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I think that is very normal. You are both adjusting to being parents and also different job roles. I learned that often times we would argue because we felt like the other person did not understand what the other was going through. I had to realize that my husband has a lot of stress (which I knew, but did not totally understand). He had the stress of work, which we all can understand and have been there. But he also had the stress of his family. He was the only one bringing in money, so all the financial needs feel on him. This was stressful for me too, but he was the one that if money was needed he would need to figure out where it would come from. For my husband he needed to understand that being home and taking care of a newborn is not always as fun as it looks. We both had to understand what the other was dealing with and realize that eventhough our stresses were different we both had stress. He would often times say that he wishes that he could stay home. At first I took it as if he thought my "job" was easier. I came to realize that he did not think my job was easier instead he missed the time with our son and wished he had the time that I had with him. I am sure after a few days he might be glad he gets to leave the house for work, but I also understand his feelings of wanting to be there during the day. There are many enjoyable things that I was able to be a part of because I was at home, but that he missed because he was at work. I would say when he says something about at least you don't have to work instead of trying to make him see your side acknowledge his feelings and let him know you understand where he is coming from. I found that when I did that he would feel like I understood what he was saying and it was easier to have him understand what I was saying. Hope that helps.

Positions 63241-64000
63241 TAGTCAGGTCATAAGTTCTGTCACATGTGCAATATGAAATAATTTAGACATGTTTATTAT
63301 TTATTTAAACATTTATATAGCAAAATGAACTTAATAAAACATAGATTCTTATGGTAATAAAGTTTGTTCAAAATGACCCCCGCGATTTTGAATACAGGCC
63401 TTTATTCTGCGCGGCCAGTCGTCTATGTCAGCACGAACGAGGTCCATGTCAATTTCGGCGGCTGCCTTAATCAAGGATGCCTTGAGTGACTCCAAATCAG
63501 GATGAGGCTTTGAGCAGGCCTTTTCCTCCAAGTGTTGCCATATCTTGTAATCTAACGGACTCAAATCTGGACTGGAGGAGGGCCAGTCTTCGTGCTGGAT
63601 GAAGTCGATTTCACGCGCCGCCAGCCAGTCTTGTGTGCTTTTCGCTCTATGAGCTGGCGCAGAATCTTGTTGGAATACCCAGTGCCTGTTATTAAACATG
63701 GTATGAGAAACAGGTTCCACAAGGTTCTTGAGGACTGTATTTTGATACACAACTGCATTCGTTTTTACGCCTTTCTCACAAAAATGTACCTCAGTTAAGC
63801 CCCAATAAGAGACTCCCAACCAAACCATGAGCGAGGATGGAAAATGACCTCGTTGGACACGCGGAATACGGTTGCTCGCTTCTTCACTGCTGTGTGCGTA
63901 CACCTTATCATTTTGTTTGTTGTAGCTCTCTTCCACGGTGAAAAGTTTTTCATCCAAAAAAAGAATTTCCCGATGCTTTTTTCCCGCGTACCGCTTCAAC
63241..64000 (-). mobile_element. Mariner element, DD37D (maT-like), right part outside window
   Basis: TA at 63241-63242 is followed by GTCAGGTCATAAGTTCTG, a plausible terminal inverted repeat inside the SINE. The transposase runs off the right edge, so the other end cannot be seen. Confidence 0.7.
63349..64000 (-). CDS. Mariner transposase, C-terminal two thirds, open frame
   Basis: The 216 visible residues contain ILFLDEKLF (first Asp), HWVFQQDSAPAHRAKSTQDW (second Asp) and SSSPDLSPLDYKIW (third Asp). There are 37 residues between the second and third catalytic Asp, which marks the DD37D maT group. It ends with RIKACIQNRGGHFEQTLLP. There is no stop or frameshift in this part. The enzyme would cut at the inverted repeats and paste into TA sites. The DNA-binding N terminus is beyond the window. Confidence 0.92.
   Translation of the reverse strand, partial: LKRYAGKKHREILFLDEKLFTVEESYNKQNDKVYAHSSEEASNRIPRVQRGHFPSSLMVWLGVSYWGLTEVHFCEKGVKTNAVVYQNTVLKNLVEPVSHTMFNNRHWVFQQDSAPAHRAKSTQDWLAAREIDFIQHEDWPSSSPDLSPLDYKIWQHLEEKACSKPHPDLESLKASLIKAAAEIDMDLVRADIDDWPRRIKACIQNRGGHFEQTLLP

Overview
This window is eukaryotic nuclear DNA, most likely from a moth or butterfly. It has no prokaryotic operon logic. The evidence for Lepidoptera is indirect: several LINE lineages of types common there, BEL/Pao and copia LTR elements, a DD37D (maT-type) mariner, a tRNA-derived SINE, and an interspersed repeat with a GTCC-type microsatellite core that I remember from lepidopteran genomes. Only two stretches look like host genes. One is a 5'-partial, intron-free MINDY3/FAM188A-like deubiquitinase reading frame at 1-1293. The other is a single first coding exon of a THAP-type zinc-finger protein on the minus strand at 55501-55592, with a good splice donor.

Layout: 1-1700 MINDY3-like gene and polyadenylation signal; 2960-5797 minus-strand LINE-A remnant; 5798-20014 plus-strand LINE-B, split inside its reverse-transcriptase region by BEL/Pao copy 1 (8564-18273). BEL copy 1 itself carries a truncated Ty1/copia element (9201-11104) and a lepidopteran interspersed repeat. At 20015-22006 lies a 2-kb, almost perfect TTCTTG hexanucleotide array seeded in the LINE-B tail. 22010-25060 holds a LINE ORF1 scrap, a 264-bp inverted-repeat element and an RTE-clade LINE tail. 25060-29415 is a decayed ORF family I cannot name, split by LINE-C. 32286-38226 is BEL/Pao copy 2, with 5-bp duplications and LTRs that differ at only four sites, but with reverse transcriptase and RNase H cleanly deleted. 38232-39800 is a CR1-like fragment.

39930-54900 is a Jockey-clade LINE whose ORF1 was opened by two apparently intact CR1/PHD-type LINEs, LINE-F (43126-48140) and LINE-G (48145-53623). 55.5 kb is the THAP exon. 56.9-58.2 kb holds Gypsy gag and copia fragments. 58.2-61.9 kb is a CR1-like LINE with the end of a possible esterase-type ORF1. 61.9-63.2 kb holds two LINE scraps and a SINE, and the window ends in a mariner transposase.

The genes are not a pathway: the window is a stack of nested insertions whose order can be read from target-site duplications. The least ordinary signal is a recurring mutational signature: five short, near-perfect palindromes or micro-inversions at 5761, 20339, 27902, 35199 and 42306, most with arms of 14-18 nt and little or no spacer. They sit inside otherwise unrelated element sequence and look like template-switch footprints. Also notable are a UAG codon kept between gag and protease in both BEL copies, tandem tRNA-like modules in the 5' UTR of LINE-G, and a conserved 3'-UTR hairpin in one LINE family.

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Kc - posted on 04/21/2010

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My husband and I have three kids. The older two are school age. and untill 8 months ago I was working in a pharmacy for 10 hours daily, never seeing the kids or getting to go to their games. The youngest is 2 yrs old. My husband works off alot, and we just moved to a new town so I became a sahm. At first when he came home from being gone for weeks, he would say that I was just hanging out playing on the computer and having a vacation. I quickly set him straight. And went back home for a visit,leaving him to watch the kids while he was off. I came back and the kids were dirty the house a mess and he changed his tune,lol ! It will get better.

Sarah - posted on 04/21/2010